Ocean City Today
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Home inspections: another to-do item in contract process

Real Estate Report
By Lauren Bunting | Jul 06, 2017

(July 7, 2017) You found the house of your dreams; you put an offer in, negotiate a price, and sign on the dotted line. Done, right? Not really. The home inspection process is another point of negotiation in a traditional contract.

Home inspections are a buyer’s expense and usually range from $250-500, depending on the size of the home.  The home inspection purpose, as stated on the addendum used in Maryland contracts, is to “discover significant and material defects or adverse or dangerous conditions, if any, of the components and systems of the property.”  The most common home inspection covers “structural and mechanical” and may include, but is not limited to: foundations and/or basement, floor systems, ceilings, doors, windows, roof, insulation, exterior and interior wall systems, decks, porches, garages, plumbing and electrical systems, heating and cooling systems, appliances, and mechanical equipment.

A home inspection is a visual report, and therefore is limited by vegetation on the exterior or possessions inside the house that may block the inspector’s ability to gain access. The report is a snapshot in time. It’s important to conduct final walk-through inspections immediately before closing to check the condition of the property.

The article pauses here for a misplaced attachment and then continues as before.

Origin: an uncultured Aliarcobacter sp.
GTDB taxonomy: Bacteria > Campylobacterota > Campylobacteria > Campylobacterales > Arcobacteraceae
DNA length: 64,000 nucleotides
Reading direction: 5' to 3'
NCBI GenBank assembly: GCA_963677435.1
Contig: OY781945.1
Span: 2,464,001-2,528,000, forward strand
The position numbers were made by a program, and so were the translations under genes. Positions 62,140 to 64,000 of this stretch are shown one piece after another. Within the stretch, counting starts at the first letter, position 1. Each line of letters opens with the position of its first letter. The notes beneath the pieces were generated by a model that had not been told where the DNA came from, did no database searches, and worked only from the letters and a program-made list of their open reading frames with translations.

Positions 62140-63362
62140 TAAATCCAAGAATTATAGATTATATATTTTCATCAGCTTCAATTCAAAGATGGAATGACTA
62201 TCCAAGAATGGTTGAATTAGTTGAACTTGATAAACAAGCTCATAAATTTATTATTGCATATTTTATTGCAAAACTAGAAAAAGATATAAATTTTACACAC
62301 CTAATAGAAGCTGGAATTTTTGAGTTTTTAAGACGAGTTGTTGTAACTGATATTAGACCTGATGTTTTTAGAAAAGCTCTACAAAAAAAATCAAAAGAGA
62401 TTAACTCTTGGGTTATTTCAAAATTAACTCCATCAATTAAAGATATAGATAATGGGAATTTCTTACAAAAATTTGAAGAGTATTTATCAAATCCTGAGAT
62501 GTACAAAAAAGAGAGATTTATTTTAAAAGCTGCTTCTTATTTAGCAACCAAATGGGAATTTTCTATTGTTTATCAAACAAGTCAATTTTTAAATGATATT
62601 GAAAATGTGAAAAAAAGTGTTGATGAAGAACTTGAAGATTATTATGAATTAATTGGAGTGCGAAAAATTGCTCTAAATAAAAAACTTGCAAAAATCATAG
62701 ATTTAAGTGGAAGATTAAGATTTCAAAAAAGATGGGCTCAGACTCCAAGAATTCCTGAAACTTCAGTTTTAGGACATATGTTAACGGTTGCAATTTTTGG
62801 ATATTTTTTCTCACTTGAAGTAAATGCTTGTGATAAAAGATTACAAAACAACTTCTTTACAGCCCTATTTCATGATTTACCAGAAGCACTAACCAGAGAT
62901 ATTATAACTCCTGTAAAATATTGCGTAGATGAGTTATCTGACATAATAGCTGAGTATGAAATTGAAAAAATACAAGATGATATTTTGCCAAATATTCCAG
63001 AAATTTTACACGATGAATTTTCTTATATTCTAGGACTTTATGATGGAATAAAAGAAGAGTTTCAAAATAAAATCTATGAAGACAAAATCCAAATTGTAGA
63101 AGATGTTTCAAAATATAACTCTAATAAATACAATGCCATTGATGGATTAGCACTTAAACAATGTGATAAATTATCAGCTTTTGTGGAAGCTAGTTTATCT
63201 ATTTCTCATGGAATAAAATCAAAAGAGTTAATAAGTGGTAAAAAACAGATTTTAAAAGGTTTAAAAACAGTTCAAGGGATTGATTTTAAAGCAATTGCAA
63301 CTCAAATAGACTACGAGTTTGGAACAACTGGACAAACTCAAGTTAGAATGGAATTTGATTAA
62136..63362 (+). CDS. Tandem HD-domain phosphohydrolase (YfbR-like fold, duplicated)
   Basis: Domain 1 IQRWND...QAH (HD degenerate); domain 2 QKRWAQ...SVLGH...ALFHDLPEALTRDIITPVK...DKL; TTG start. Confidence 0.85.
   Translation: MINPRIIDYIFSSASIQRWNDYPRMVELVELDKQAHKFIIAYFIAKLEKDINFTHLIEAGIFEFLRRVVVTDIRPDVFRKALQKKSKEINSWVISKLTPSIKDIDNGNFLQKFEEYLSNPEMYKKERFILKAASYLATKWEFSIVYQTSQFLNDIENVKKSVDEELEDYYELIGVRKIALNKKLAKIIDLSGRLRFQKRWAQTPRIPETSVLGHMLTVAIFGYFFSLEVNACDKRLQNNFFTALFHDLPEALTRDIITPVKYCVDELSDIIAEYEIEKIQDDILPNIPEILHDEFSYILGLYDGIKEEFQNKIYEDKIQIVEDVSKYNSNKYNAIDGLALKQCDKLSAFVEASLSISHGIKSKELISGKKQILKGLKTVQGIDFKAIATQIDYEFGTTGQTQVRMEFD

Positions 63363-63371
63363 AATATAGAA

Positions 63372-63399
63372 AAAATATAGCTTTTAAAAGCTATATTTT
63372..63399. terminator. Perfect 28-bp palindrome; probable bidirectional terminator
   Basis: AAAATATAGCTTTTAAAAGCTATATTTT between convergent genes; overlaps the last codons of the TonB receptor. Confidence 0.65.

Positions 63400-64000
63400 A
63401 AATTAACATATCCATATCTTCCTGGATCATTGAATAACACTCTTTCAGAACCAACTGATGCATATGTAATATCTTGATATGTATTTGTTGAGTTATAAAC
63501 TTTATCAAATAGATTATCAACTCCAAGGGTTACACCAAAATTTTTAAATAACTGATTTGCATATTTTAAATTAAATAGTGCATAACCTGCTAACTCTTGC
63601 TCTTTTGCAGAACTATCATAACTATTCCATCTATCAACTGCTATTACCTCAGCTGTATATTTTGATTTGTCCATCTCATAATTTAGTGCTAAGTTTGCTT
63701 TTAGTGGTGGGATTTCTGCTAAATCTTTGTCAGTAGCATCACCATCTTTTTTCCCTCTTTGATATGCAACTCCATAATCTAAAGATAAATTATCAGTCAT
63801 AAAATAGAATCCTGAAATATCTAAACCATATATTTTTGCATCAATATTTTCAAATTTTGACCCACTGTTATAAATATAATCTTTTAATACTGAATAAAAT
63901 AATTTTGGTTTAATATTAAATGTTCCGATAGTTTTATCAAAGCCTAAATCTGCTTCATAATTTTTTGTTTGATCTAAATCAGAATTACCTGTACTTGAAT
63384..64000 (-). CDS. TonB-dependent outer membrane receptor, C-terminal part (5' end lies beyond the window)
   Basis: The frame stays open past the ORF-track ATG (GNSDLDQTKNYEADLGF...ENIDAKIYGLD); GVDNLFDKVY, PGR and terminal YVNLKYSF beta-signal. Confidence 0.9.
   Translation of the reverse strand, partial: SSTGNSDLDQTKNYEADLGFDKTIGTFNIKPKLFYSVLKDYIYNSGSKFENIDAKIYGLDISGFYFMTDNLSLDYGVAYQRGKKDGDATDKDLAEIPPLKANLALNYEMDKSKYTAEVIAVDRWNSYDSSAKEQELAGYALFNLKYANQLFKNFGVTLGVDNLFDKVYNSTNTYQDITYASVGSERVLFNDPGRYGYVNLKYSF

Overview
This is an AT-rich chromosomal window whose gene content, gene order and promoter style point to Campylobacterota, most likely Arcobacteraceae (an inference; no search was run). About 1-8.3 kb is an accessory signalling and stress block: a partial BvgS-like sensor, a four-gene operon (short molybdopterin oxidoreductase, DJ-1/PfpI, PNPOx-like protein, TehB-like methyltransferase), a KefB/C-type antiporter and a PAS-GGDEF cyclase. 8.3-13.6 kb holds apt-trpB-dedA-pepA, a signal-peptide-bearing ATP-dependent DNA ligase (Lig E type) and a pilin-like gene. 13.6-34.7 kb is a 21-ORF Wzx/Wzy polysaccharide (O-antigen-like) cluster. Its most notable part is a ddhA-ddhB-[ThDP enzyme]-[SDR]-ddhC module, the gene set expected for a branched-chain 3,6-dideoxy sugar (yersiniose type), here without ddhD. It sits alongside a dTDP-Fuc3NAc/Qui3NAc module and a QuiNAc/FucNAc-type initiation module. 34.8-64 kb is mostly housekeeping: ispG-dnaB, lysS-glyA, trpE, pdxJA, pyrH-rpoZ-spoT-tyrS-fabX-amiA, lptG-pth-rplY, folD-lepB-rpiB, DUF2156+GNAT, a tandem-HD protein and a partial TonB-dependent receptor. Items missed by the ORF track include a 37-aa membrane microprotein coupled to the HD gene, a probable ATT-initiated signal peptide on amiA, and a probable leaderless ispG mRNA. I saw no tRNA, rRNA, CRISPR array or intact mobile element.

Additional inspections a buyer may request in a contract are mold, chimney, lead, and environmental. Many buyers request mold inspections, and this inspection is usually just visual unless the buyer specifically requests the company take air quality samples.

In some cases, sellers may opt to pay for a home inspection prior to listing their home as a marketing tool. Having a seller-provided home inspection prior to listing identifies any major problems that could later scare off would-be bidders. However, the seller has to be prepared to make the repairs suggested on the report, but this can be cheaper for the seller to do outside of a negotiation with a buyer.

From the buyer’s perspective though, the purchase of a home is usually the biggest financial investment of their life.  Accepting the home inspection provided by the sellers may not provide enough peace of mind, and buyers may opt to conduct their own inspection by a contractor of their choice.

— Lauren Bunting is a licensed Realtor with Bunting Realty, Inc. in Berlin.

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